Two years ago, MGM and Warner Bros. made the grand announcement that Roland Emmerich and Dean Devlin were planning a reboot of their 1994 sci-fi film Stargate as the first installment of a new trilogy. But according to Devlin, it’s no longer going forward.
“It looked good for a couple of months, but now it’s not looking so good,” said Devlin during a new interview with Empire Magazine. “There are just a lot of things that have to fire at the same time, and there was a moment where I thought it was all firing at the same time, and then it all kind of fell apart… It’s one of the reasons I prefer to work independently… I think if we did Stargate right, the fans would like it and we could do something really good. But if we screw it up, they’ll reject it. As they should. But I kind of don’t want to do it if I think that we’ll screw it up, and that’s one of the things that’s holding us back.”
The original Stargate was sort of a cross between Star Wars and Indiana Jones that put forth the idea that some of the ancient Egyptian gods were actually aliens from another world. The stargate itself was used to transport a team from Earth to another planet in a distant corner of the universe. As a standalone movie, Stargate was a lot of fun and it deserves to get a second chance on the big screen. But not as a reboot. We’ve already seen that story, and the Stargate franchise has moved far beyond that point in the last 22 years.
Shortly before Emmerich and Devlin found greater success on Independence Day, they signed over the Stargate rights to MGM. That eventually led to the Stargate SG-1 television series. For a whole generation of fans, that show defined Stargate even more than the film did.
SG-1 expanded the mythology of Stargate and it transformed the franchise into something grander than it was before by introducing new worlds, new aliens, and an even larger intergalactic playground. But at its core, the show made fans care about the two returning characters, Jack O’Neill and Daniel Jackson, as well as the two new co-leads: Teal’c and Samantha Carter. That affection helped the series get through casting changes and additions along the way towards an incredible ten season run and two live-action spinoffs.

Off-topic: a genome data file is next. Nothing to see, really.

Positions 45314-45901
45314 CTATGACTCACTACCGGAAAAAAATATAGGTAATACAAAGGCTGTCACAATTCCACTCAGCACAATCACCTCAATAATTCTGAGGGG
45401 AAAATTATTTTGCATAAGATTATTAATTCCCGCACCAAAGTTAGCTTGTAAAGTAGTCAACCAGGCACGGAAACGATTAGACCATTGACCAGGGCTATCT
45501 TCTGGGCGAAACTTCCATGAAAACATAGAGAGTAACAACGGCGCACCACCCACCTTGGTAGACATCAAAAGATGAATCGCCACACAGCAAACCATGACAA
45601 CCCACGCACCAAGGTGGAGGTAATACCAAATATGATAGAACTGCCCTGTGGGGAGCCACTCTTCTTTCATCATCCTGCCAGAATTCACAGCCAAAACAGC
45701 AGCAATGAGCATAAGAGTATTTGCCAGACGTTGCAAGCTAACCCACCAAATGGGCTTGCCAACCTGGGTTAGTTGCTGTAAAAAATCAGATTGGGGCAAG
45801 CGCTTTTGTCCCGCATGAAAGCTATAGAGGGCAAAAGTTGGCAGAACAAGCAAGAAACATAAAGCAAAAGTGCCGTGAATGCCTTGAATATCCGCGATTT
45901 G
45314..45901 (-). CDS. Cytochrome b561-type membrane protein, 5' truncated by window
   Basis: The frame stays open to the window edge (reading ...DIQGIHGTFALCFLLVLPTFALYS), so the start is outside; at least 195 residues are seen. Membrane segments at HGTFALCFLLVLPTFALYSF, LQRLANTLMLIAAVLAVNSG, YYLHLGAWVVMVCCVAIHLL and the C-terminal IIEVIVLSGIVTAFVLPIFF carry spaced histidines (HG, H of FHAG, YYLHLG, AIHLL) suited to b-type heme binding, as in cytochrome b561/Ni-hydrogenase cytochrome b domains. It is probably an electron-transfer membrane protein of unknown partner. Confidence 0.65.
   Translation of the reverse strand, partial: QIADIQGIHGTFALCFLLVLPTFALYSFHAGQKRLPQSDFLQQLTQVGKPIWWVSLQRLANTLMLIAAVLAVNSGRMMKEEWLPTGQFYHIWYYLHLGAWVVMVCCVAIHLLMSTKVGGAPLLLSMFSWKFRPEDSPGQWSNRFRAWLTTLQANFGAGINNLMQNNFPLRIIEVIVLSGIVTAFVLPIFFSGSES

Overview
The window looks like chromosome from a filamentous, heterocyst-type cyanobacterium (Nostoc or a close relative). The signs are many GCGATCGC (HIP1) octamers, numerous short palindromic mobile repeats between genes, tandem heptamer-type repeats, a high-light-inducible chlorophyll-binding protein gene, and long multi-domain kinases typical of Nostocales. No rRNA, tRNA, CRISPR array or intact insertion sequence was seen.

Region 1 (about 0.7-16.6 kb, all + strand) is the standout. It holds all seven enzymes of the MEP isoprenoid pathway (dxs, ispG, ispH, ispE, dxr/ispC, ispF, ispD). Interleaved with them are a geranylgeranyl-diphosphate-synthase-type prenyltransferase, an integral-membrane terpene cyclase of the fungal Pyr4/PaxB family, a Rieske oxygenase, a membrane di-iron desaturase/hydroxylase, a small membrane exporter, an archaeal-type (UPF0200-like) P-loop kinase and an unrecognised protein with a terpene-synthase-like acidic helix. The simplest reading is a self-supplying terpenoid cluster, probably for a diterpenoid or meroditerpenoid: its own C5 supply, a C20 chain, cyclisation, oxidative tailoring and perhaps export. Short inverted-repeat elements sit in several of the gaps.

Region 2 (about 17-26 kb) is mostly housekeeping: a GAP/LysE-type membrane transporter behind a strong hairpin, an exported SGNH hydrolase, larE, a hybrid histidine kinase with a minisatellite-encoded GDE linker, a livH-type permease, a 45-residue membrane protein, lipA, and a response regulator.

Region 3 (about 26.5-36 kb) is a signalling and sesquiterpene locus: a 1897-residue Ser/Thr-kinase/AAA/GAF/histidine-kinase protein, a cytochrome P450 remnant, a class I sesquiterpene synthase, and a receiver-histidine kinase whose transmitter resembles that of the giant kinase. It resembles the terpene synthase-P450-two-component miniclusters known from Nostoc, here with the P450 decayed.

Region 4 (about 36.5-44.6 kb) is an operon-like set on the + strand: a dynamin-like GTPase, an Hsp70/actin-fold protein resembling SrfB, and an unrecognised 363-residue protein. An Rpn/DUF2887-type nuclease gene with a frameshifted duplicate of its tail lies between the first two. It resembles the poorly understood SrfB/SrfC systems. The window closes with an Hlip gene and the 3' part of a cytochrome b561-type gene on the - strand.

Collectively, there are 214 episodes of Stargate SG-1, two direct-to-DVD movies, 100 episodes of Stargate Atlantis, and 40 episodes of Stargate Universe. All of that world building and character development would be wiped away from a big screen reboot. That would be very unfortunate and wasteful, especially since many fans of the Stargate TV shows would probably love to see a continuation of those adventures.
As Devlin alluded to in his interview with Empire, the economics of big budget blockbuster movies are complicated. And we would add that it’s a very different process from financing a weekly TV series for a smaller audience. It’s pretty unlikely that MGM would simply bring back the SG-1 cast, or even Stargate Atlantis leading man (and current Aquaman star) Jason Momoa for a bow on the big screen. There has to be fresh blood, and we get that. The only way forward is forward.
That said, there is absolutely no reason why a new Stargate film franchise has to delete the TV series from continuity. Unlike for Independence Day: Resurgence, we’ve actually seen what happened after the first Stargate movie. Having that history in place for a new film could be invaluable, and the SG program is a natural way to introduce new characters while allowing some of the old favorites to remain involved in either cameo roles or in a supporting capacity. The three television shows also established a wide network of planets connected by the stargates that have barely been explored. Wouldn’t you rather see one of those new worlds instead of another rehash of ancient Egypt?
Some day, there probably will be another Stargate movie, and in all likelihood, it will be a complete reboot. But it doesn’t have to be. The franchise could become even greater if it’s allowed to retain the characters and the stories that captured the imaginations of fans for two decades.
What would you like to see in a potential Stargate movie? Dial the gate, and share your thoughts in the comment section below!